British Distance Running

I heard recently that the strength in depth of British distance running (Mrs Radcliffe aside) has dropped dramatically. I was told that in the very early days of the London Marathon over 100 British male runners finished in under 2.20, in 2002 this had dropped to 4. Indeed in my local races the vets seem to claim a disproportianate share of the top placings (congrats of course).
Yet every year we hear of record entries into London and the Great North run. Is running enjoying a renewed boom? Or are we seeing a shift away from elite competition and towards "trendy" races with loads of c-list celebrities and a "lets get on the TV and brag at work" attitude.


  • There is plenty of empirical and anecdotal evidence which shows that the standard of distance running in this country has dropped massively. For example in 1969 33 men ran under 2:25 for the marathon. This figure increased year on year till 1983, peaking at 229, then declining annually. The 2001 figure was 25. I'm sure the stats for 2002 will be just as low.

    From 800m up, from club level to elite level the standard is nowhere near what it was 20 years ago.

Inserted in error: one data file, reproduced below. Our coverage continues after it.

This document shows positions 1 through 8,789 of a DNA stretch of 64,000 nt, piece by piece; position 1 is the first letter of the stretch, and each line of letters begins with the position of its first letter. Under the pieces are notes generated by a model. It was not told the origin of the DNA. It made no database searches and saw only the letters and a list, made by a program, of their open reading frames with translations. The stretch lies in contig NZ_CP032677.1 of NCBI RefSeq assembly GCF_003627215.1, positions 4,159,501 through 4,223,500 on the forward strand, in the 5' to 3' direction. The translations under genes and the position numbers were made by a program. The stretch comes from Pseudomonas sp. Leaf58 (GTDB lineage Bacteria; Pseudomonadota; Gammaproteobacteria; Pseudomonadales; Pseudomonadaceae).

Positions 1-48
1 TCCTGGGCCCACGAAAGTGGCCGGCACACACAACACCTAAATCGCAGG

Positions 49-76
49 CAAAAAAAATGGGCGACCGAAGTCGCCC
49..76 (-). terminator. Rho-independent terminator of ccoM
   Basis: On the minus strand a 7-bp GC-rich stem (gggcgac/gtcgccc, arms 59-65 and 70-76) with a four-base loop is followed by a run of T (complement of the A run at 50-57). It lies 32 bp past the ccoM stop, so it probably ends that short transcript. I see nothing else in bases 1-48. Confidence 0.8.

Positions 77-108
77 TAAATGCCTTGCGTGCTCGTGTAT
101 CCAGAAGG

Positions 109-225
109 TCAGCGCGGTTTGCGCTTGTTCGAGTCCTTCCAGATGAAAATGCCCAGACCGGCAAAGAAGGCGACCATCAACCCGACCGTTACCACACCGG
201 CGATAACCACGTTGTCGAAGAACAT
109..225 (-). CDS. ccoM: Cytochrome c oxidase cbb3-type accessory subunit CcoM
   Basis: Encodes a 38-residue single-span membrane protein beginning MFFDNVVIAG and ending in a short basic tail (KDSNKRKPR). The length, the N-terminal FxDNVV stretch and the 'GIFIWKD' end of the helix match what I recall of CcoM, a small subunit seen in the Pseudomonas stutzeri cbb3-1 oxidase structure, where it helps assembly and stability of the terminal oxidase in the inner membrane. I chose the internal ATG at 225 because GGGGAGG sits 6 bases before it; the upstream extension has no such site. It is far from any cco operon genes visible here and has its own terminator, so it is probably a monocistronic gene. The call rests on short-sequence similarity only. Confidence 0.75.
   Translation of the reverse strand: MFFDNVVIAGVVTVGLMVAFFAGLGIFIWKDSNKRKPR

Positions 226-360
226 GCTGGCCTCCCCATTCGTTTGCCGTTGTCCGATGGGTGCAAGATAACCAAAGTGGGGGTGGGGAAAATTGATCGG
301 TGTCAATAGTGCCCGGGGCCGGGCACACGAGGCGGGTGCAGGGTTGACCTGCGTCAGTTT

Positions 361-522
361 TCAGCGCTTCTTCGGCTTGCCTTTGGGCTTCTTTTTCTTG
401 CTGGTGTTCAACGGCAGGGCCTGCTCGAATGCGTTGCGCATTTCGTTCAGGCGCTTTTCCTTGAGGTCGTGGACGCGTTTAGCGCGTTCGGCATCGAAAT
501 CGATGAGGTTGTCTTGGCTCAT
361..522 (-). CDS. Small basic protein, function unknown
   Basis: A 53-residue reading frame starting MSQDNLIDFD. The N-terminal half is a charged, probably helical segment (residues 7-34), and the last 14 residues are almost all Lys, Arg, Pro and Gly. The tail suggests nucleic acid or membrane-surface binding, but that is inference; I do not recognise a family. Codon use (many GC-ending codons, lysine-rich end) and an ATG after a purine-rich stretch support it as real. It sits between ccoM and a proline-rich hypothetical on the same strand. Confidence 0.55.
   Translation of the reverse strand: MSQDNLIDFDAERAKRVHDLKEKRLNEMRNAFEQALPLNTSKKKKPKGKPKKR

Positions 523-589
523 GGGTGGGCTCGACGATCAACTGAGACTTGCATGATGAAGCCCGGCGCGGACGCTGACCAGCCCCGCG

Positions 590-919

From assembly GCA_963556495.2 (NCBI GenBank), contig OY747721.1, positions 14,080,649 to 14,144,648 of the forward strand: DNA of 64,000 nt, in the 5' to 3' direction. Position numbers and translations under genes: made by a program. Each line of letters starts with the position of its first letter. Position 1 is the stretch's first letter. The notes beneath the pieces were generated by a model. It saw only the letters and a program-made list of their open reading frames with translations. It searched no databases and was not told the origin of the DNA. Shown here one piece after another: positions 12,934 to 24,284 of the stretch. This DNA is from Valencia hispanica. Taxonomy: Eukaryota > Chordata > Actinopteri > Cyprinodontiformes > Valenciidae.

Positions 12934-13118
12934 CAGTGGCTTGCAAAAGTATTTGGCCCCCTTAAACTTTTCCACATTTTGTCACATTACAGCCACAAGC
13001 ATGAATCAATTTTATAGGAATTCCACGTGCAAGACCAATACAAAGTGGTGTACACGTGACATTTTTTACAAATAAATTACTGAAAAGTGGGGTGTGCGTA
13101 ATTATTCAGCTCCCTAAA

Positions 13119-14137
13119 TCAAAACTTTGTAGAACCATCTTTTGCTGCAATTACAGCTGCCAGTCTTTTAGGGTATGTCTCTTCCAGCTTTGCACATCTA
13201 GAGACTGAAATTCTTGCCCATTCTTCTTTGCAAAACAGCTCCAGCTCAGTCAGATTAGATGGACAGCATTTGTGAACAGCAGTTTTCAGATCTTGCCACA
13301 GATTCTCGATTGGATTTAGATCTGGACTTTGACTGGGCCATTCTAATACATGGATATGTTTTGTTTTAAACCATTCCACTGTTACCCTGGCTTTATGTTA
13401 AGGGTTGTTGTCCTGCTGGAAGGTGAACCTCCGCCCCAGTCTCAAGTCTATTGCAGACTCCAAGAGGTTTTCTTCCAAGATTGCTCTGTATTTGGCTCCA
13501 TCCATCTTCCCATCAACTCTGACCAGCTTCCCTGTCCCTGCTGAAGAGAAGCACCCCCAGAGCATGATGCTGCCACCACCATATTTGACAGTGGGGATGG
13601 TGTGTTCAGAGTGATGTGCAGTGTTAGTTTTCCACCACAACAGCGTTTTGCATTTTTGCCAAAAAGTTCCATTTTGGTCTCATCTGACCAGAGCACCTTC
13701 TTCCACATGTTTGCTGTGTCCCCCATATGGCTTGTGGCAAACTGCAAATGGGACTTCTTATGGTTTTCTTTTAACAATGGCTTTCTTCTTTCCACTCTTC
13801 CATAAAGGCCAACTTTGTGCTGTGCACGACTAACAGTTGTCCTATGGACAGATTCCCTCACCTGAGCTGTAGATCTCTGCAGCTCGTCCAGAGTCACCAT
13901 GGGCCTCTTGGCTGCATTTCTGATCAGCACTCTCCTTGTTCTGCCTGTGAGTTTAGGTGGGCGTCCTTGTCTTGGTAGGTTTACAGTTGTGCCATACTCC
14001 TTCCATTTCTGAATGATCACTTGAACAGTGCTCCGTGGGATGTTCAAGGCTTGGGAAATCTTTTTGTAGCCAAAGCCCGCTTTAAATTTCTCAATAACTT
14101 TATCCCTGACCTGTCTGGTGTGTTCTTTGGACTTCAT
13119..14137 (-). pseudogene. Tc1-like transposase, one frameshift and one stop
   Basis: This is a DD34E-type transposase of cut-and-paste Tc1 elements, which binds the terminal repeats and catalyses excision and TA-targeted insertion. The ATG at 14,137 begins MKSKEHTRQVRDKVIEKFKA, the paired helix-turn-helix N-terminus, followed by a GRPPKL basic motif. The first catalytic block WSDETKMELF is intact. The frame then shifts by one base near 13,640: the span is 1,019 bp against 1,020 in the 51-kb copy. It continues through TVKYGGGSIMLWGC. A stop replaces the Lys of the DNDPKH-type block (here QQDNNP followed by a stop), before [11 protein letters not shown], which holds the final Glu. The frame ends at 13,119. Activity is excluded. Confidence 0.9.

The reasons are many...
  • Very little time in British schools is spent on P.E. lessons, and what bit of time there is, is spent playing football.
    Also, the media are partly to blame. They print page upon page about the game in the national press every day, but athletics gets very little press coverage.
    Athletics is often seen as elitest and unsexy. It's the job of every single runner to try to do their best to change this misconception.
  • Running has become an older person's sport, with fewer young people becoming involved (especially youths/young men). It's an unavoidable fact that your running potential diminishes with age - even marathon runners peak in their late 20s and early 30s.

    Even amongst older runners, training hard isn't very popular, nor is serious competition - most runners seem to be content with recreational racing, rather than seriously trying to win or place in their age group.
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